Cybersecurity managers manage teams of cybersecurity analysts who work together to protect an organization from digital threats. That includes monitoring the flow of data in and out of their organization’s networks, identifying vulnerabilities and managing tasks like penetration testing, encryption and firewall implementation. They also stay on top of emerging vulnerabilities and work to make sure their organizations are not at risk.
- Median advertised salary: $151,400
What matters most when choosing a master’s program? Compare features, benefits and cost to find the right school for you.
Cybersecurity engineers do the technical development work necessary to build secure networks. In addition to developing and maintaining technical security systems, they test and assess systems to identify risk areas. They also create solutions to manage those risks and to defend against hackers, ransomware attacks and more.
- Median advertised salary: $112,600
Information Security Analyst
The duties of an information security analyst often overlap with cybersecurity managers and engineers. They include developing security procedures, keeping an eye out for new threats and vulnerabilities and installing security software and firewalls to protect the organization. In many companies, information security analysts also take on a teaching role, working across the organization to educate employees about safe cyber practices and developing company policies for technology use and data handling.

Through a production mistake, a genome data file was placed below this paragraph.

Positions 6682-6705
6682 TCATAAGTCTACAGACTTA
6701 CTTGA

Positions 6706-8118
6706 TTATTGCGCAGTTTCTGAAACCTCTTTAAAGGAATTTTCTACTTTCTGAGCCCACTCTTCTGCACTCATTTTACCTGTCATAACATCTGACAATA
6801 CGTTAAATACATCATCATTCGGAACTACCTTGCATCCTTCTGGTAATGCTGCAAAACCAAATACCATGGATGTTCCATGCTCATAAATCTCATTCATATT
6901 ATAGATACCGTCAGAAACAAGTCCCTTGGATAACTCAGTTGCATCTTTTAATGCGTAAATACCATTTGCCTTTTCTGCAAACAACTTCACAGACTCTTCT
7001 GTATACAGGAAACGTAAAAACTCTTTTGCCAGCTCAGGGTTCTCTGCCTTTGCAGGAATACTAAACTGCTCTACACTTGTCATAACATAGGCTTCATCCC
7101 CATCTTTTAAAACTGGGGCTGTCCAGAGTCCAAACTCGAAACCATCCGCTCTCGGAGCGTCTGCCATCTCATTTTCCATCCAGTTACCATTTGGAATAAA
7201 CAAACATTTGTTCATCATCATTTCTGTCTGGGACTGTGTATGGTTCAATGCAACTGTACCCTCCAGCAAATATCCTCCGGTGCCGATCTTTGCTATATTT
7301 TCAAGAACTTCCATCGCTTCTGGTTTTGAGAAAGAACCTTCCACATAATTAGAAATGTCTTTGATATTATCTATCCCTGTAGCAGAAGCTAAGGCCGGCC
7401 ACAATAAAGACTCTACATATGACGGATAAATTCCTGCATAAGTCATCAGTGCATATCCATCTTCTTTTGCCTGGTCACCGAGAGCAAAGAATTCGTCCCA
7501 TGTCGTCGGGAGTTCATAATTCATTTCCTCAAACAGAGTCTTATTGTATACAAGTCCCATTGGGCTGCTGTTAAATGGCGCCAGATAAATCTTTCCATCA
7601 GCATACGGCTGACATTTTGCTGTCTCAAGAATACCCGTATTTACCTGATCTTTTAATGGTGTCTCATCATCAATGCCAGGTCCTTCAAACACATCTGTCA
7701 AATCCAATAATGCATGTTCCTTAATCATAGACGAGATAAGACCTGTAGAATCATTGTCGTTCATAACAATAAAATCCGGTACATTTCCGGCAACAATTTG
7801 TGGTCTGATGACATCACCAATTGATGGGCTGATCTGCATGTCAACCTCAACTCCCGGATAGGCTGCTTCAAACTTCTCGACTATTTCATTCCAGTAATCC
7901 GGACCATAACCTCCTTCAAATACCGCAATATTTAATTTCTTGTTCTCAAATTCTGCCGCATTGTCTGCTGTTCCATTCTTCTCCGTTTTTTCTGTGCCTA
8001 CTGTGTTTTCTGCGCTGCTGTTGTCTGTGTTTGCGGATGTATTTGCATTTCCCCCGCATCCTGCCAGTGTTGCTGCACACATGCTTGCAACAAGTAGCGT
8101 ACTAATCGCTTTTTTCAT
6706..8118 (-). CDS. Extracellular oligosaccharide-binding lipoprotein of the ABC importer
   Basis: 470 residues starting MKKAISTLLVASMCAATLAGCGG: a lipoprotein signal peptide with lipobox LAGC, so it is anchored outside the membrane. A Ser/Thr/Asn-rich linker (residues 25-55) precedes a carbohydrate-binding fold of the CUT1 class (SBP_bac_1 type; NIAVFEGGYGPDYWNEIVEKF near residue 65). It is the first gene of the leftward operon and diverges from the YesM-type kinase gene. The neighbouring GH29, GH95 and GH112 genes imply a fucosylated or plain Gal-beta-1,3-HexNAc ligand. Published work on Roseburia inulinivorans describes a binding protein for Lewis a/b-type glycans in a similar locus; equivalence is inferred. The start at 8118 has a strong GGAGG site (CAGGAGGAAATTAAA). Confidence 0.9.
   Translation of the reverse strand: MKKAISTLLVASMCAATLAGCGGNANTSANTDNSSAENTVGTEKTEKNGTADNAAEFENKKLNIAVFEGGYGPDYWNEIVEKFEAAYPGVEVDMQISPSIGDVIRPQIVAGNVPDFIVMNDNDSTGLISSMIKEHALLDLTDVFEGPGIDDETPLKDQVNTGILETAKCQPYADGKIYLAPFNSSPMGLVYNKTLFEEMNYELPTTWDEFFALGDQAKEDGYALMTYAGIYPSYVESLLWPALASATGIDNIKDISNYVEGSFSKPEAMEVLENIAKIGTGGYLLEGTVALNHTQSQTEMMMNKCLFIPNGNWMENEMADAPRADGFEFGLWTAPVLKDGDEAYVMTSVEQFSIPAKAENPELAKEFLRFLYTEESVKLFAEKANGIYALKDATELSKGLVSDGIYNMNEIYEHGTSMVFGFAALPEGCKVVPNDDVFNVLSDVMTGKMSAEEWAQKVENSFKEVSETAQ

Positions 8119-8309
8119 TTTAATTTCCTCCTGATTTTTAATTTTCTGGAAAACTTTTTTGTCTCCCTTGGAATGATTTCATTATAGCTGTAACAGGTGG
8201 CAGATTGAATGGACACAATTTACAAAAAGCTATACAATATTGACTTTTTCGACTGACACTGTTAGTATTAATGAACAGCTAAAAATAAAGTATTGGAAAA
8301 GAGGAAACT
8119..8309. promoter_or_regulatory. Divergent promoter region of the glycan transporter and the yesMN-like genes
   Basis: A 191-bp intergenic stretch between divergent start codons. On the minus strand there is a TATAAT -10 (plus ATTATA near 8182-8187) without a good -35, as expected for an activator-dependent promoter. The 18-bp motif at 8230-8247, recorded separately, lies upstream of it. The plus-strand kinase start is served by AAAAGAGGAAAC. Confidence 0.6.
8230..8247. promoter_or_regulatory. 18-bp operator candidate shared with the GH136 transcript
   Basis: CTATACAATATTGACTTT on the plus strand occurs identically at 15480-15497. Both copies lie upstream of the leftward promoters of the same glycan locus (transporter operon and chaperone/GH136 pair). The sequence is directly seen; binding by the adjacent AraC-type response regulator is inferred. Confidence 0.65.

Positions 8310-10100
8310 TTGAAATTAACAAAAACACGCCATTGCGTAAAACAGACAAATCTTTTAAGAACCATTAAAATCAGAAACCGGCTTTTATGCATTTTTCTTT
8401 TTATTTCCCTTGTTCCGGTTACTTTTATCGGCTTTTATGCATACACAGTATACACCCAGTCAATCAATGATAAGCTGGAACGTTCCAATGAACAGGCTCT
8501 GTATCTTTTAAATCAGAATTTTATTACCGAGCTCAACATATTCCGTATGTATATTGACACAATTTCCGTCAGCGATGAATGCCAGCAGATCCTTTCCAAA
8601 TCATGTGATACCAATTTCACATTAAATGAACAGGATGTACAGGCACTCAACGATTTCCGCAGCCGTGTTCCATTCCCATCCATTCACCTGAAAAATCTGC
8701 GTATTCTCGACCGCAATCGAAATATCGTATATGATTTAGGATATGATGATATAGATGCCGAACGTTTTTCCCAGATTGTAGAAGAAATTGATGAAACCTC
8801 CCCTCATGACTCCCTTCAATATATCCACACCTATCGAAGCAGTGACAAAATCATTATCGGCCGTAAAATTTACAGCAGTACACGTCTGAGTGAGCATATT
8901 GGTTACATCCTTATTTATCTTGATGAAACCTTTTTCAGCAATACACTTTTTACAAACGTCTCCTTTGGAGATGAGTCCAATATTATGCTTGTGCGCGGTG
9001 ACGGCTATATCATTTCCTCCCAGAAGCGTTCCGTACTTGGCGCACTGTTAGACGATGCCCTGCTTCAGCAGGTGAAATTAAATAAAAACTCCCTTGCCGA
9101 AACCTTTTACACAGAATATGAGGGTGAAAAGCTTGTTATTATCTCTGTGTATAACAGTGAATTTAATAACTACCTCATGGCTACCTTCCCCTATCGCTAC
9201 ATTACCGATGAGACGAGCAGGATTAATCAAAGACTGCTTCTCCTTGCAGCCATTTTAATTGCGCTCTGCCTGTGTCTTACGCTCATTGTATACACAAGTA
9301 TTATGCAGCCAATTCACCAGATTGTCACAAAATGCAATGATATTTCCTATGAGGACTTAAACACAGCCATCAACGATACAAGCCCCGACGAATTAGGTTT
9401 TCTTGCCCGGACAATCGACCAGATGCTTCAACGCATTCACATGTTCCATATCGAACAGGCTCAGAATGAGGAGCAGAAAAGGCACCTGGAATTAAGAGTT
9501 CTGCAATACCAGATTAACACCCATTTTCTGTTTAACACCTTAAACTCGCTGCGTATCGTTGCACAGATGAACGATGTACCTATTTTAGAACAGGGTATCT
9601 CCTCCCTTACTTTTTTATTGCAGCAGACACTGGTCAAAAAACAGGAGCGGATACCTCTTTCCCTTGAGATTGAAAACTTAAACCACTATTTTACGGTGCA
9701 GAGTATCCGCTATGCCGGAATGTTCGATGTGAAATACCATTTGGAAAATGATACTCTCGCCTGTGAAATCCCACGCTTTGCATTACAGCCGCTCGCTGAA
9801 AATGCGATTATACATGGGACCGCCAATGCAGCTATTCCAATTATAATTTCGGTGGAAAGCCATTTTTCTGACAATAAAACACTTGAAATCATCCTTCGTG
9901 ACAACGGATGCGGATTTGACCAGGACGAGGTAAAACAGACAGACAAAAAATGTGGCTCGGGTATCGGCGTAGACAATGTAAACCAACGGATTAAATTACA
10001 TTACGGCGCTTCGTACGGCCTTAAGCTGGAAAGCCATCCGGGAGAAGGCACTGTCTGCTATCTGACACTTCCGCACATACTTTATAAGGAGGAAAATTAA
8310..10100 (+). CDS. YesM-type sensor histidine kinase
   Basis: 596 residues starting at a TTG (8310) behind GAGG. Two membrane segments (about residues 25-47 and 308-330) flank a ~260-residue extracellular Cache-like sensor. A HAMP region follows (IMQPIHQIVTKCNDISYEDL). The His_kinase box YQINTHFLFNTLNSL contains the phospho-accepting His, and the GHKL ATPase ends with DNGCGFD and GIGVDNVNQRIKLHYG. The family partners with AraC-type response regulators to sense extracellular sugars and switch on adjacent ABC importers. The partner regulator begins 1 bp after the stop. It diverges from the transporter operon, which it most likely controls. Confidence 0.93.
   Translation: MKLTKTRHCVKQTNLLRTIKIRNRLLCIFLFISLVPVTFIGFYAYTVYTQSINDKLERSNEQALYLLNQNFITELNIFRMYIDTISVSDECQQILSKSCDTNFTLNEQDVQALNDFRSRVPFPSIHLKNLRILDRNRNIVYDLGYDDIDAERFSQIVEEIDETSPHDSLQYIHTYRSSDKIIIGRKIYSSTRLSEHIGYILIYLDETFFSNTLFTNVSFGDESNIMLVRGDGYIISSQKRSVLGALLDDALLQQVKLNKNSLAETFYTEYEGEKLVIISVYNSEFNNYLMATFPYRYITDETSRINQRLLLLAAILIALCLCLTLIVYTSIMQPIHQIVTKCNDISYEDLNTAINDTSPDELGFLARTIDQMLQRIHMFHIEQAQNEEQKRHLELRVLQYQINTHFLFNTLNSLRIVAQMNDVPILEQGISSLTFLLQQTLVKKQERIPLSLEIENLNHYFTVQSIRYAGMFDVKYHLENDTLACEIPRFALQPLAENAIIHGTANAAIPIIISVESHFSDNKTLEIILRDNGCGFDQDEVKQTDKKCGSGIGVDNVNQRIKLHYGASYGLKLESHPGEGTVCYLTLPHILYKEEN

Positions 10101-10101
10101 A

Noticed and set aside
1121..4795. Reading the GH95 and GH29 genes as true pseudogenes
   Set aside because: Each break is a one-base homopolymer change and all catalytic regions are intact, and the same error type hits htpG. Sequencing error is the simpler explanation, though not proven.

- Median advertised salary: $109,500
Network engineers design, build and maintain computer networks for organizations. This includes work with hardware, such as managing network equipment including VPNs and routers, as well as software maintenance like installing upgrades and security packages. These professionals are often called in when issues arrive to troubleshoot solutions that keep the organization’s systems running smoothly.
- Median advertised salary: $115,600
Penetration testers step inside the mind of a cybercriminal and simulate cyberattacks and security breaches to test an organization’s strengths and weaknesses. They turn their findings into reports on risk areas and help organizations develop plans for mitigating those vulnerabilities.